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[302] H. Hill, having to make a detour further to our left, came later upon the field, approaching the enemy in the neighborhood of Cold Harbor. Our lines on the right were formed about 12 o'clock, and later on the left, and conformed to the enemy's in shape, but our position, aside from their fortifications, was far inferior to theirs. Our line of battle, as formed, extending from right to left, was as follows: Longstreet on the right, A. P. Hill to his left, then the divisions of Ewell and D. H. Hill to his left in the order stated. Whiting's division, composed of Hood's and Law's brigades, did not form in line, but were held in reserve near Cold Harbor. The battle began in earnest a little past 12 o'clock, and soon raged with fury on our right where Longstreet was posted. About 3 o'clock our left became engaged, and in the still, hot evening air the rattle of musketry and the roar of artillery was fearful all along our lines. We knew, from our position of safety, that a terrible conflict was going on, in which the blood of the best and bravest on both sides was being poured out like water. Still, we were being held in leash, and the Texas brigade, like the bed-ridden knight in ‘Ivanhoe,’ felt that they were destined to stay where they were while the game was being played which should bring us victory or defeat. At this juncture the Texas brigade was ordered to the front, and never did men obey such order with more alacrity.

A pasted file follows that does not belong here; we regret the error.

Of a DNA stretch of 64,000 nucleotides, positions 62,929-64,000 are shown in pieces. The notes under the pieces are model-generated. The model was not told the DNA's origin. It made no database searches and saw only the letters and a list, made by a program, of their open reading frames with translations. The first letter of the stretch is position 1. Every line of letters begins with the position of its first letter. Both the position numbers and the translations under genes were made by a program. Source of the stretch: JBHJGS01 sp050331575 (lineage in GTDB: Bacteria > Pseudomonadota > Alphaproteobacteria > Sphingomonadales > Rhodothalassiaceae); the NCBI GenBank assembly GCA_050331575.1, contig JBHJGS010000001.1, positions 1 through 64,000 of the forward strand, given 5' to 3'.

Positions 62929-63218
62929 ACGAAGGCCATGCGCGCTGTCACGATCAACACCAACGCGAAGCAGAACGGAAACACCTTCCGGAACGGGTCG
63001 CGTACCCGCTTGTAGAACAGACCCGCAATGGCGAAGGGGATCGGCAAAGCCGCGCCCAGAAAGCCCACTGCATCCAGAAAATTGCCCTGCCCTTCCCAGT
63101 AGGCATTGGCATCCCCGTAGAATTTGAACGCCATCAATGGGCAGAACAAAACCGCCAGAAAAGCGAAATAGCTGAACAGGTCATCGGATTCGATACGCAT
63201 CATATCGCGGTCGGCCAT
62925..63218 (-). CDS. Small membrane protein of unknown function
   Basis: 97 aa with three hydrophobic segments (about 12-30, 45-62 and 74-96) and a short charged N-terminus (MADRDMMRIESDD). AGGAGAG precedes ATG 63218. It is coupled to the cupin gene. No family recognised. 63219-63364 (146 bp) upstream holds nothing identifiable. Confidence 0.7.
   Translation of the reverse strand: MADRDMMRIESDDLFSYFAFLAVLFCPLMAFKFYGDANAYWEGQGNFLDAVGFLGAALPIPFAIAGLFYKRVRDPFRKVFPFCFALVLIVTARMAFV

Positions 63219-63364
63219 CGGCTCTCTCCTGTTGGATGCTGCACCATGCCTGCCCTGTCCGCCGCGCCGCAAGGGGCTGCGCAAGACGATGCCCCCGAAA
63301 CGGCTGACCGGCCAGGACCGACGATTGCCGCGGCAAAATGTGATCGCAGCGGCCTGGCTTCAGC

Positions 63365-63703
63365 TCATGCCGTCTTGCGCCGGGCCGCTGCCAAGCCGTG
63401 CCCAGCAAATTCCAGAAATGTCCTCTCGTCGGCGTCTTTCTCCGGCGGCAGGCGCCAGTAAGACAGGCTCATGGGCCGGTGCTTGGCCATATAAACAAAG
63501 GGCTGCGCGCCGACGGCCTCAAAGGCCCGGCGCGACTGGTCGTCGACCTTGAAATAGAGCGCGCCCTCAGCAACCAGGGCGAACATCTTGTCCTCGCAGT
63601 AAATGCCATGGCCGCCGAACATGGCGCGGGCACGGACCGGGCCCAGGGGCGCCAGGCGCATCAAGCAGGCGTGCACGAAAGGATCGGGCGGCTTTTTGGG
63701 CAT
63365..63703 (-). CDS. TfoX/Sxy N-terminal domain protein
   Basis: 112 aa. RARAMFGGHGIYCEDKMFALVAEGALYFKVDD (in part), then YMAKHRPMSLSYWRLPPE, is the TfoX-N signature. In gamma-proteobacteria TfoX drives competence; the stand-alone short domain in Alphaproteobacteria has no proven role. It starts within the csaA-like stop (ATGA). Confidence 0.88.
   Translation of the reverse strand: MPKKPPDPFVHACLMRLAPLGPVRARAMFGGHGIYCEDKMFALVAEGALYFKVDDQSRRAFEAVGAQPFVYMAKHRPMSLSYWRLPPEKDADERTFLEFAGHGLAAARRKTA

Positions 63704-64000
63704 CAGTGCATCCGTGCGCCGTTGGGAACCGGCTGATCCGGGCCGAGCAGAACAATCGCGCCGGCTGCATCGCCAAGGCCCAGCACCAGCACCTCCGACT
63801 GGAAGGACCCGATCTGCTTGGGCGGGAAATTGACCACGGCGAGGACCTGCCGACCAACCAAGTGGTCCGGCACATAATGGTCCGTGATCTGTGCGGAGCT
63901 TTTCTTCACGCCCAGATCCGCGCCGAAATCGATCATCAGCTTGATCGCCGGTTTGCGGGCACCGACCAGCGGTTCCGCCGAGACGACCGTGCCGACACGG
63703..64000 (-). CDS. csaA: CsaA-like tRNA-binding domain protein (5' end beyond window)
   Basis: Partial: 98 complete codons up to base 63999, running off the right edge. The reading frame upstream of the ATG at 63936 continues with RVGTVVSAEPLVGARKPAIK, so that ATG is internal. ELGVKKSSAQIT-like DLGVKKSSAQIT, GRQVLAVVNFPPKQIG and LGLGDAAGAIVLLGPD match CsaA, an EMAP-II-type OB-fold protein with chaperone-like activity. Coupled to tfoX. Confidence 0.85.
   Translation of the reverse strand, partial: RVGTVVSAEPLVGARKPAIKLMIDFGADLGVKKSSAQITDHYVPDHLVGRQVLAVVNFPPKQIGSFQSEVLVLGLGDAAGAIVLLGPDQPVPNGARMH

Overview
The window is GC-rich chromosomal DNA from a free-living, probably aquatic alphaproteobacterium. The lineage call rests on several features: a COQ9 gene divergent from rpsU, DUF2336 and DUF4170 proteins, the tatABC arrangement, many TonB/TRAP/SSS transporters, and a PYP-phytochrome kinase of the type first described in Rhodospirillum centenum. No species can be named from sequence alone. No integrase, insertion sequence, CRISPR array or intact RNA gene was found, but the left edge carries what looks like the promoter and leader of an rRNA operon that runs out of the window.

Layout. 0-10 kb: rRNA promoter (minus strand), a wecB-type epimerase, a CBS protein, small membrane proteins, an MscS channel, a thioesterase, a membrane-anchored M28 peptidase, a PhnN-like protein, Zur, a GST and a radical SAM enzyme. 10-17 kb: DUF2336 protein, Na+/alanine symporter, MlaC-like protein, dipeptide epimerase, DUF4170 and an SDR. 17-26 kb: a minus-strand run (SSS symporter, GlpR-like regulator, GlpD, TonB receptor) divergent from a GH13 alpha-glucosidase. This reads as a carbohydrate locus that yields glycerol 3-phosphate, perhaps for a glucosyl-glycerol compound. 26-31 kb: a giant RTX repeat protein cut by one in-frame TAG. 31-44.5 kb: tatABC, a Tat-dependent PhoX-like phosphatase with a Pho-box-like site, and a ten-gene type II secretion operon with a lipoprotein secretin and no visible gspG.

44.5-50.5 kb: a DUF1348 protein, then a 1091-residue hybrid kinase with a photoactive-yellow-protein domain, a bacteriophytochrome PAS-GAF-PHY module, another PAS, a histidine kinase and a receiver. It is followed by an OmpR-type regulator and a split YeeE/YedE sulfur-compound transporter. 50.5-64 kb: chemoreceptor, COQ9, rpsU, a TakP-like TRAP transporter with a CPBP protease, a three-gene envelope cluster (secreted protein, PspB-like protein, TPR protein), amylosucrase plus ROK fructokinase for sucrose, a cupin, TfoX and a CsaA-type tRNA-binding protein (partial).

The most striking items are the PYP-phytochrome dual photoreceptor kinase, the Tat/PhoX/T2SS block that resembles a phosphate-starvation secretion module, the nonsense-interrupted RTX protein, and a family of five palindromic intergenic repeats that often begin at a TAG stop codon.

At about 4: 30 o'clock on that hot June afternoon the Texas brigade, under the eye of Lee, led by the gallant Hood, swept forward to storm the centre of the enemy's position. The Fourth Texas on the right, to its left the Eighteenth Georgia (then forming a part of the brigade), then the First and Fifth Texas, and on the extreme left of the brigade Hampton's legion, then also a part of the command. From the nature of the ground the Fourth Texas had far more difficult task of any regiment in the brigade, for in addition to the fortified position of the enemy across the branch, which they were to storm, they were to make the attack across an open field in front of the Federal position, while the balance of the command moved to the assault under cover of the thick woods in their front.

As we moved into the fight each soldier of the brigade felt that the crisis of the battle had come; that the hour of destiny had struck. We knew that assault after assault had been made all along our lines from 2 to 4 o'clock, only to be repulsed with terrible loss, and around and before us were evidences of a fearful struggle, for the dead and dying of the commands which had preceded us lay thick upon the ground, while the remnant of that column, demoralized and

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James Longstreet (2)
T. H. Whiting (1)
Robert E. Lee (1)
Law (1)
James Hood (1)
H. Hill (1)
D. H. Hill (1)
A. P. Hill (1)
Richard S. Ewell (1)
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